I found myself ruminating on the topic of humanization of our pets at about the same time as I was sorting through a pile of EOBs (explanation of benefits) from my health insurance company. And I wondered: Have therapeutic pet food and supplements made headway when it comes to being covered by insurance? Bring on Google. Imagine my surprise when I discovered that September happens to be National Pet Health Insurance Month.
So what does the pet insurance market look like? There are 11 national, North American and state-based insurance carriers for pet health. According to the North American Pet Health Insurance Association (NAPHIA), it’s a $100 million industry insuring more than one million pets. That translates into roughly 876,000 insured dogs and 150,000 insured cats. Purchasing pet insurance is not dissimilar to buying individual insurance, without some of the newer reforms. Age, breed and geography dictate premiums; pre-existing conditions can be excluded from coverage. There are wait periods for eligibility (both for an accident and for illness). Reimbursement varies dramatically, and coverage limits often apply. And of course, you must utilize network providers.
Benefit coverage is even more impressive. Of the seven major carriers I reviewed, all but one cover alternative health. That can include acupuncture, chiropractic, homoeopathy, hydrotherapy and sometimes even Reiki. You won’t find this in many individual plans. It should be noted, and the programs require these services to be delivered by a DVM or provided under the supervision of a DVM.
Supplement and herb coverage mirrored human plans much more carefully—they aren’t covered, except for one plan that will include supplements prescribed by a veterinarian. Coverage for therapeutic diets for cats and dogs also mirrored the human benefit package. No diet programs for pet parents? Same for the four-legged family members. Again, only one of the seven plans will reimburse for a prescription diet. Why does this matter?
While the market may seem relatively small for pet insurance, the demand for therapeutic diets and supplements is not. According to Packaged Facts, 36 percent of supplement and nutraceutical treats are sold in veterinarian offices. And in my experience, almost every veterinarian sells specialized therapeutic diets for cats and dogs. Food for weight loss, special kidney diets and nutrient-enriched foods for pets undergoing cancer treatment line the shelves of my doctor’s storeroom—surprising given the lack of nutrition training afforded most vet students (again, a mirror to the human side). I suspect the 2012 release of FDA’s Center for Veterinary Medicine Draft Guidance on products “intended for use to diagnose, cure, mitigate, treat or prevent disease in dogs and cats” has impacted DVM sales of therapeutic pet food. Thus, the result of the agency’s expressed desire to keep products with these claims off the shelves of stores and the Internet and prescribed by licensed veterinarians.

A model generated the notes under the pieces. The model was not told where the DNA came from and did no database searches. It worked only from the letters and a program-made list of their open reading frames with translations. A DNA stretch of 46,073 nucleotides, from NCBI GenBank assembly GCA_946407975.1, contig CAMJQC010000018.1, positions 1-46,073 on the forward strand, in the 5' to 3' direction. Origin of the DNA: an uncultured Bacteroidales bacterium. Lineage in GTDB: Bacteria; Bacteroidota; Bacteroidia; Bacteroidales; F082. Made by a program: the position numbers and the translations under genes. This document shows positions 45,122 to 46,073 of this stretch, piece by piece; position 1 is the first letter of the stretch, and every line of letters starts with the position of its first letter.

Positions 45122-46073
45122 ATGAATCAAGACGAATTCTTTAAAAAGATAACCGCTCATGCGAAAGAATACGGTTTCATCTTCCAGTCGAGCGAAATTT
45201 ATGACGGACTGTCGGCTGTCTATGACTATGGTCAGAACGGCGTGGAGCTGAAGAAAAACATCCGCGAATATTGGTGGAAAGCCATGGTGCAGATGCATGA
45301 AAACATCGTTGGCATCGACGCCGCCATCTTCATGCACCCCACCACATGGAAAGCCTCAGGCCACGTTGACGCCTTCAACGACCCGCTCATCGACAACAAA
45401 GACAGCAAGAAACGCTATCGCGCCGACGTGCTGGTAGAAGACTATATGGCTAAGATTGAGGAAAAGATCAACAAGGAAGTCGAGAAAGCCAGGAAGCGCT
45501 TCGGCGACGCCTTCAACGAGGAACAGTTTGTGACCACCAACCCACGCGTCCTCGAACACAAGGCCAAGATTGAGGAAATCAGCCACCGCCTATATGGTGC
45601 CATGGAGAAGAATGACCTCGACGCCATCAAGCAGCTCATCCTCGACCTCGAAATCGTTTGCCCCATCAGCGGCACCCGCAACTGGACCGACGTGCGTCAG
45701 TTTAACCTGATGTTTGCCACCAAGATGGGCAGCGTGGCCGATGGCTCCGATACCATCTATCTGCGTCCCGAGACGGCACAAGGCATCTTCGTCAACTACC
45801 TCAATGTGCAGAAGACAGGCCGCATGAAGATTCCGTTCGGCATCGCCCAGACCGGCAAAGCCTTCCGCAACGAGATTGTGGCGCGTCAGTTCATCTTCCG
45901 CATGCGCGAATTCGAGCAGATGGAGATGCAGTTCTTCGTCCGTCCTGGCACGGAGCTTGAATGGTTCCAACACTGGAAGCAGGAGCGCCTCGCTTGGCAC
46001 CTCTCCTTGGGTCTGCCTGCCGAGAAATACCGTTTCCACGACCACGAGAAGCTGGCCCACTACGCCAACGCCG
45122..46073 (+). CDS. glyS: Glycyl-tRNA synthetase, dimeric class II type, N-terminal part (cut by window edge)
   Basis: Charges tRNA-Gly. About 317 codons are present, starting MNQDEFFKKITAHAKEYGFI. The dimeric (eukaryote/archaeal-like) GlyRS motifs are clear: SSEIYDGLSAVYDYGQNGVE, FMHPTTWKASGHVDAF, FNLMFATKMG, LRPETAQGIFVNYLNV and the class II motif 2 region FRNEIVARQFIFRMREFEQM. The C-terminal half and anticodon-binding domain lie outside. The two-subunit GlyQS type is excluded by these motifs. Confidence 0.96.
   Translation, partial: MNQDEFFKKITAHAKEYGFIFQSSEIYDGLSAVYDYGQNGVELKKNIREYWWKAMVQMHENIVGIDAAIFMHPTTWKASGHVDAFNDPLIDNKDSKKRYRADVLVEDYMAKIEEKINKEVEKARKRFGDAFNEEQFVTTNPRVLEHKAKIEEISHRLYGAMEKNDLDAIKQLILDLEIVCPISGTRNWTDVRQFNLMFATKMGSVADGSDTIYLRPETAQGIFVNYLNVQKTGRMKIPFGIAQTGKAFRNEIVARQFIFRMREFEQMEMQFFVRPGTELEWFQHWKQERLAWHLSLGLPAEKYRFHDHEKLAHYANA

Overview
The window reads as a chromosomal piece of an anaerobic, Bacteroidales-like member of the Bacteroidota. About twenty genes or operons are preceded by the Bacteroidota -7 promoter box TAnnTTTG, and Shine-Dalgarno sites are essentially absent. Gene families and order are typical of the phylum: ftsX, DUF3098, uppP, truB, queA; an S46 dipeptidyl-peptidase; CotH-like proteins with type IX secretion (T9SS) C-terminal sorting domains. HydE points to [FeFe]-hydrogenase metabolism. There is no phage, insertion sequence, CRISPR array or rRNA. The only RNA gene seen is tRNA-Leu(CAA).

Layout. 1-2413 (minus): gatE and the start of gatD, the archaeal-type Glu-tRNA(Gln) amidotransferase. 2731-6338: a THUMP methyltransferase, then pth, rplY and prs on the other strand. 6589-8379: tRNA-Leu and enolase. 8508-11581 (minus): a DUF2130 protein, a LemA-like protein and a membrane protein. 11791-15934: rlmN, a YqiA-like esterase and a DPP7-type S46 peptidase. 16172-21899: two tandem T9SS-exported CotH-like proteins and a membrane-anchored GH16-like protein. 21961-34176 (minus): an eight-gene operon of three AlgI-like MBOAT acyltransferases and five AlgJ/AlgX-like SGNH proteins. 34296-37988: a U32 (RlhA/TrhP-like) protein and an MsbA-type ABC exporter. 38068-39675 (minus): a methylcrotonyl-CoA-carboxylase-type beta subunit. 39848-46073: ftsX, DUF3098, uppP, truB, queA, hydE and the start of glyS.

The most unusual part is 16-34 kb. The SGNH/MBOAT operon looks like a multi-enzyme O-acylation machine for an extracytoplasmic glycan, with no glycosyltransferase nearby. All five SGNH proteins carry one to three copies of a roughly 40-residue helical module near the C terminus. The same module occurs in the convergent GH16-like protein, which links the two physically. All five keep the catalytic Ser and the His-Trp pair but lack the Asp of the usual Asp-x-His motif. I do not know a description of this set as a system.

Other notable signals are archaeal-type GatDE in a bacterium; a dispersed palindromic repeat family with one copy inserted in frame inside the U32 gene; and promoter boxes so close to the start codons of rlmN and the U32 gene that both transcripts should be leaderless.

What would happen if insurers decided to reimburse for supplements and special diet foods, most likely via prescription? There is certainly ample room for growth in this channel, and I’m guessing sales of therapeutic diets and supplements would go up. Trupanion, the one insurance company, is undoubtedly banking on many more pet parents buying health insurance for this coverage. Tangentially, imagine the potential for transformation of a disease-based health care model to a wellness model for cats and dogs. Pet parents have demonstrated with their wallets a desire to keep their pets healthy and happy through food and nutrition. It might be far easier to make a financial case for insurance coverage on these products than it has been for human coverage.
It’s an exciting element in the broader discussion of distribution channels and the challenges that come with DVM sales. Veterinarians want more outcomes data on the effectiveness of the products; they need to understand safety issues associated with supplements and overall are less familiar with the concept of nutrition as medicine. Consumer education contains its challenges as well. Sixty-one percent of consumers, according to Packaged Facts, believe pet food itself provides all the nutrition required to keep their pets healthy. Regardless, whether a pill is dipped in peanut butter, supplementation is pored over the menu and into the water, or food is fortified with milligrams of health-fueling ingredients, vets will continue to play a leadership role in the growth of the industry. And, pet insurance companies could prove a valuable ally.
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